The present inventive method is more cost efficient and less complex than known methods of manufacturing paint rollers. In the present inventive method, liquid thermoplastic material is applied only at one point during the formation process. The liquid thermoplastic material is applied as the strip of non-plastic material exits the die head, and at no other point. No liquid thermoplastic material or adhesive is applied to the wound core at any point. Accordingly, additional liquid plastic applicators or nozzle systems are not required, which are expensive to operate and maintain. Because the liquid thermoplastic material is applied via an extruder device, which is inherently an "on-demand" type of machine, costs are reduced. The extruder device receives and melts plastic pellets on demand, or as needed. This is in contrast to known systems, which apply liquid plastic to the core at various points during the formation of the core. In such known systems, a reservoir or bath of liquid plastic must be maintained in a melted state regardless of the amount of liquid plastic required. This is costly because the entire reservoir of plastic must be maintained at a relatively high temperature, and must not be allowed to cool. Maintenance and operating costs for such known systems are higher than for the present inventive system.

One method of manufacturing a paint roller of one embodiment of the present invention includes the steps of providing at least one strip of non-plastic base material, applying a coating of liquid plastic to at least one side of the strip of the base material prior to winding the strip about a mandril, winding the strip of base material, after application of the liquid thermoplastic thereto, about the mandril in a spiral manner, the liquid thermoplastic causing the strip of base material to bond forming a core, and winding a strip of fabric material about the core in a spiral manner, the liquid thermoplastic material applied to the strip of non-plastic base material prior to winding causing the fabric material to bond to the core forming the paint roller.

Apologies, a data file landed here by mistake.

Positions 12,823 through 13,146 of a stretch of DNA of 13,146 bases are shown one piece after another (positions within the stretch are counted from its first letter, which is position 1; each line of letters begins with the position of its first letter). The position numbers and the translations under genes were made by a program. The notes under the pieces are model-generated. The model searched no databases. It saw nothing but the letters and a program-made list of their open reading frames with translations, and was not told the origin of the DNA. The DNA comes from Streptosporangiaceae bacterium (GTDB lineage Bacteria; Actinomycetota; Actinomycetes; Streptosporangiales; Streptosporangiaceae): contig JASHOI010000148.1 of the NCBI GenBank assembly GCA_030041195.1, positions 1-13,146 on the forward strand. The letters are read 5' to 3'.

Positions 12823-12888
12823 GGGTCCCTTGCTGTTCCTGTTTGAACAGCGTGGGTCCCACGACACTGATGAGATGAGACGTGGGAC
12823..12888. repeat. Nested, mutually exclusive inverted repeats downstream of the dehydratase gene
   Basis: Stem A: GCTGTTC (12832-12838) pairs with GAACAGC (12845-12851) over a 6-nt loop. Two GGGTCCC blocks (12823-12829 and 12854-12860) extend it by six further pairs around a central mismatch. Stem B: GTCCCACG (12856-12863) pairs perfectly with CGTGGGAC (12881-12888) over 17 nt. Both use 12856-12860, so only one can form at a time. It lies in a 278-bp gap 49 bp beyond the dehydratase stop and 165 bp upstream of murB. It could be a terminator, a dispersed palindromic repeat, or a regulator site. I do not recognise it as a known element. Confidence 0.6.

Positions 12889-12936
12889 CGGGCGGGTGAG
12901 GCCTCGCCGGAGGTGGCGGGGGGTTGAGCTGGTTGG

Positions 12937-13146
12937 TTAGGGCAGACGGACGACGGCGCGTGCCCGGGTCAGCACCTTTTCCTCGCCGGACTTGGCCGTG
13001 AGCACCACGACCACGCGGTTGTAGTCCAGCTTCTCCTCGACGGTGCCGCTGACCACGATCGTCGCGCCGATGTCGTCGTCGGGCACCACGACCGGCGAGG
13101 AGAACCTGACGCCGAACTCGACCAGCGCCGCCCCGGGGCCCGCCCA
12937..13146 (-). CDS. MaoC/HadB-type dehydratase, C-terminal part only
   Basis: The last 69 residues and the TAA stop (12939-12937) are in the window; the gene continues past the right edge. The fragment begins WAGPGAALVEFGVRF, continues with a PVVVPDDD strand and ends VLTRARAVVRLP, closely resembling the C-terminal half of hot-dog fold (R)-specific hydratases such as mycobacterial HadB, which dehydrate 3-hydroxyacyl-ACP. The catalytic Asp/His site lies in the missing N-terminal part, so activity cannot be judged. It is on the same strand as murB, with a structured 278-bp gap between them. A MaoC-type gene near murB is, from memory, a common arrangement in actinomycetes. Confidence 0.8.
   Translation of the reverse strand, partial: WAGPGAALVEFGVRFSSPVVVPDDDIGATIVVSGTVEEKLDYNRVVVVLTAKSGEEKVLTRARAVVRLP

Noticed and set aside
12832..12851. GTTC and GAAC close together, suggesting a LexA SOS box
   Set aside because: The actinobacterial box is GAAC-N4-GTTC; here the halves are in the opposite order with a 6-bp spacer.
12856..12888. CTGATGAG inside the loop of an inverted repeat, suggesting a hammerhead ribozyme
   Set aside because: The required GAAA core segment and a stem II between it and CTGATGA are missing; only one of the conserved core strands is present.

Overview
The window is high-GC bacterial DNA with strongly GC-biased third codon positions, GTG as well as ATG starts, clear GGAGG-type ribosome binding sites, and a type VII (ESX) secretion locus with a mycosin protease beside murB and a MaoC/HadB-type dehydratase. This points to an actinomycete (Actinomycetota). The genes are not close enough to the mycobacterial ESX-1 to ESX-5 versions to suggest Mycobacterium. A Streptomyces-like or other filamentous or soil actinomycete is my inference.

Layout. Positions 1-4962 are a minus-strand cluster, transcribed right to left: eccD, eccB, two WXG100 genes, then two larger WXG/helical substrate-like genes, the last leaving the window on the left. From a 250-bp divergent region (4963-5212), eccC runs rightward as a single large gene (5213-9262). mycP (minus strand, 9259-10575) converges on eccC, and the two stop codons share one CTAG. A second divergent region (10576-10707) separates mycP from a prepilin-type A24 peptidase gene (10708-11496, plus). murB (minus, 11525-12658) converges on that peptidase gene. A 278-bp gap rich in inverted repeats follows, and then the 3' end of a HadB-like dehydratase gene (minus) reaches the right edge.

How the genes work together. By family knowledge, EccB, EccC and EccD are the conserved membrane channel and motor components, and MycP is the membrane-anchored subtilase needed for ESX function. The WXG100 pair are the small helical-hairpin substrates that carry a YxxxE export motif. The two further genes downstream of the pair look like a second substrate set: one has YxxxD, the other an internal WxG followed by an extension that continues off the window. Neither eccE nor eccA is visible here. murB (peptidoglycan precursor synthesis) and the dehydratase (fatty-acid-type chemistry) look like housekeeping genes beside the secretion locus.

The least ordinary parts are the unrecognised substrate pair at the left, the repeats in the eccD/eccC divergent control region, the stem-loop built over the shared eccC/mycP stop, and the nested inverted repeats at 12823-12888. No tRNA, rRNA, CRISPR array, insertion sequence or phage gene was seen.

Another method of manufacturing a paint roller of one embodiment of the present invention includes the steps of providing at least one strip of non-plastic base material, providing at least one strip of thermoplastic material, partially melting the at least one strip of thermoplastic material, applying the partially melted thermoplastic material to at least one side of the strip of non-plastic base material, prior to winding about a mandril, winding the strip of non-plastic base material, after application of the partially melted thermoplastic material thereto, about the mandril in a spiral manner, the partially melted thermoplastic material causing the strip of non-plastic base material to be bonded to subsequent spiral layers to form a core; and winding a strip of absorbent material about the core in a spiral manner, where the partially melted thermoplastic material applied to the strip of non-plastic base material prior to winding causes the absorbent material to bond to the core forming the paint roller.

BRIEF DESCRIPTION OF THE DRAWINGS

The features of the present invention which are believed to be novel are set forth with particularity in the appended claims. The invention, together with further objects and advantages thereof, may best be understood by reference to the following description in conjunction with the accompanying drawings.